The dominoes in the Democratic party continue to fall, from the (near) top down as the repercussions of the DNC leak take effect.
First, it was the resignation of DNC chair Debbie Wasserman Schultz. Reports said that President Obama was forced to give the chair a call before she would stop trying to blame top staffers and take the blame, herself.
Wasserman Schultz then haughtily attempted to chair the convention before being literally booed off the stage. At that point, the former Chair told a Democrat leadership crowd that she had “[taken] one for the team,” by resigning, a clear indication that she hadn’t learned a damned thing.
Wasserman Schultz wasn’t left out in the cold, though, as she was immediately offered an honorary position in the Clinton campaign, likely as part of the negotiations with the party to force her resignation.
Despite her congressional challenge, Wasserman Schultz may also get to retain her congressional seat in Florida. All in all, not too bad of a gig for a woman who directly sabotaged the 2016 Democratic primary.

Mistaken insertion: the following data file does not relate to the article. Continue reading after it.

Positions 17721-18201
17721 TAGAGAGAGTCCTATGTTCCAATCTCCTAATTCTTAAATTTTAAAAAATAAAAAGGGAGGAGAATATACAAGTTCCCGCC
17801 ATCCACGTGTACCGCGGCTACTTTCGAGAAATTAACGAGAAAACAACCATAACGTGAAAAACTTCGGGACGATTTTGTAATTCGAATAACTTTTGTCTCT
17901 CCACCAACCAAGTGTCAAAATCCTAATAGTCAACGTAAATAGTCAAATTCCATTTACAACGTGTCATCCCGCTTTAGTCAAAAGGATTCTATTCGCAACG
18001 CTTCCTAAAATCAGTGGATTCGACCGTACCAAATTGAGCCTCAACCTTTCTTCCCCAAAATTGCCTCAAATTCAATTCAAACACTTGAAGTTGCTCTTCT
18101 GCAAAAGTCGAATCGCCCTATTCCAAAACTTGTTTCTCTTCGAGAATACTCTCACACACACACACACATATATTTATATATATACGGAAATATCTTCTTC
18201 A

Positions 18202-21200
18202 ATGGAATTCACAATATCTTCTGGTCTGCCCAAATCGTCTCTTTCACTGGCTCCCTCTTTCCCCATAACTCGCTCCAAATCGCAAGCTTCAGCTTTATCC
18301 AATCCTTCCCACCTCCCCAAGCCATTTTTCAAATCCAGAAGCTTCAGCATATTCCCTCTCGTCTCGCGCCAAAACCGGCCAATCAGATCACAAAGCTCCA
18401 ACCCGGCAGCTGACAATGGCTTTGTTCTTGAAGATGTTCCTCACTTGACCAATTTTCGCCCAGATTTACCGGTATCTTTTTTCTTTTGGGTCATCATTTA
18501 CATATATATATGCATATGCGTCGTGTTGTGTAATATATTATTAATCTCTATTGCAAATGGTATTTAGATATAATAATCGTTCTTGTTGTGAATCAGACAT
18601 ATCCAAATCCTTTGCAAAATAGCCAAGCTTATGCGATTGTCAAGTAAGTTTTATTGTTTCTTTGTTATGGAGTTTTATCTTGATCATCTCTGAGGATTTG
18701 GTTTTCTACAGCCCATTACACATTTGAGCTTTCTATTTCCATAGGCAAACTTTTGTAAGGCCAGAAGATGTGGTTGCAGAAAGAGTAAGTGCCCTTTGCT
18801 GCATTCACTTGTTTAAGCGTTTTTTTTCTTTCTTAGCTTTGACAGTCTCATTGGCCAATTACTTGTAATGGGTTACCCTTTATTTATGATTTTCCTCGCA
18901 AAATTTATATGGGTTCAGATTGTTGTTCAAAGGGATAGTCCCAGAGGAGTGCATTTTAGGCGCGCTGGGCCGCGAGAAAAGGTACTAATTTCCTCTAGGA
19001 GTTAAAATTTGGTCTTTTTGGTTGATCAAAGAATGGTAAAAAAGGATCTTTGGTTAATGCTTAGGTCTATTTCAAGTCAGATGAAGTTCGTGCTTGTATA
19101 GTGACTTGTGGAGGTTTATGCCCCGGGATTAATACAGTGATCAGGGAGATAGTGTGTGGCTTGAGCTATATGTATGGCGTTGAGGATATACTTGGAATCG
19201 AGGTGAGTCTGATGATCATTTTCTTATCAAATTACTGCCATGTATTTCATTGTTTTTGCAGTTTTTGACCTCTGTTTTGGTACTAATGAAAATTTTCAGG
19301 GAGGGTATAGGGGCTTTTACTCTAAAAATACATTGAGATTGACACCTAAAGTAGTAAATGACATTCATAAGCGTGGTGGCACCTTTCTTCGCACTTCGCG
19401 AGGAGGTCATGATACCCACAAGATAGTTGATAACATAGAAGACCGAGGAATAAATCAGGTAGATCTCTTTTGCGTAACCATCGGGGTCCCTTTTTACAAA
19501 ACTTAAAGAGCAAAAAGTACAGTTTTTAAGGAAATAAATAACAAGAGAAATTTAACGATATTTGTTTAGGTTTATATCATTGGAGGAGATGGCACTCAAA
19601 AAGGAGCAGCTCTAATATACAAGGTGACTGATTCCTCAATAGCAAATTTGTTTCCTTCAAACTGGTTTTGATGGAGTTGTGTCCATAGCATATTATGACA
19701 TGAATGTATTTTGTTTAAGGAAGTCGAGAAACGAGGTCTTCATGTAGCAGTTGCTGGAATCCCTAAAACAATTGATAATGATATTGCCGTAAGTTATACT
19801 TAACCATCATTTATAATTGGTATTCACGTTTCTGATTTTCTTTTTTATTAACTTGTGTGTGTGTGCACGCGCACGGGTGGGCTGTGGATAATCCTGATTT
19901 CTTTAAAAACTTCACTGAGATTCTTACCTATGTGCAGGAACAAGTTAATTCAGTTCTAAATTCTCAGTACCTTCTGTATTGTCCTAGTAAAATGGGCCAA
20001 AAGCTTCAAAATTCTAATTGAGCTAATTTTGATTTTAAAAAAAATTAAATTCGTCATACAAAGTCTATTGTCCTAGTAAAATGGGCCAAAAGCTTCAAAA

Then came the news that DNC CEO Amy Dacey was to step down from her position, citing the emails as a reason. According to Democratic party officials who spoke to Politico, before the ouster, Dacey had been pushed out of the party by Wasserman Schultz who directly excluded the CEO from vital decisions and discussions about the direction of the party.
We can’t confirm exactly what role Dacey played in the corruption of the party, but her inability to hold onto her authority is enough reason to welcome her exodus.
At the same time we heard about Dacey’s resignation, two other staffers at the DNC have also reportedly stepped down: communications director Luis Miranda and chief financial officer Brad Marshall.
These two members of the DNC were some of the most infamous names from the leak, with Marshall serving as the man who suggested that the party attack Senator Bernie Sanders on his religious beliefs and Miranda showed a clear bias toward Clinton repeatedly, attempting to drum up debate on the primary candidates inside the party structure.
There are surely more heads that should roll due to continued party corruption, but this is not an insignificant shake-up as a result of the leaks.